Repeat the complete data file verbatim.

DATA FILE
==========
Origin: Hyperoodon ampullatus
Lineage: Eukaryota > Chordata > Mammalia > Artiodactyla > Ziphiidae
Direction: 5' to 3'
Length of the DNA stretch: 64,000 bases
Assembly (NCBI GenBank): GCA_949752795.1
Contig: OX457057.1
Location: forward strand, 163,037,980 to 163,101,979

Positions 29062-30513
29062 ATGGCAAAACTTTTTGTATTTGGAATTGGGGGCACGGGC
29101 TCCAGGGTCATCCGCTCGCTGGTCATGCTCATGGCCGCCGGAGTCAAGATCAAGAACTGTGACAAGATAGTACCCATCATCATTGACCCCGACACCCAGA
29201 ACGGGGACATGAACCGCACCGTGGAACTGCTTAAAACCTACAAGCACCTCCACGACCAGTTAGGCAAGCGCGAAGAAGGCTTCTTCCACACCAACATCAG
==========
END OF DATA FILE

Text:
Origin: Hyperoodon ampullatus
Lineage: Eukaryota > Chordata > Mammalia > Artiodactyla > Ziphiidae
Direction: 5' to 3'
Length of the DNA stretch: 64,000 bases
Assembly (NCBI GenBank): GCA_949752795.1
Contig: OX457057.1
Location: forward strand, 163,037,980 to 163,101,979

Positions 29062-30513
29062 ATGGCAAAACTTTTTGTATTTGGAATTGGGGGCACGGGC
29101 TCCAGGGTCATCCGCTCGCTGGTCATGCTCATGGCCGCCGGAGTCAAGATCAAGAACTGTGACAAGATAGTACCCATCATCATTGACCCCGACACCCAGA
29201 ACGGGGACATGAACCGCACCGTGGAACTGCTTAAAACCTACAAGCACCTCCACGACCAGTTAGGCAAGCGCGAAGAAGGCTTCTTCCACACCAACATCAG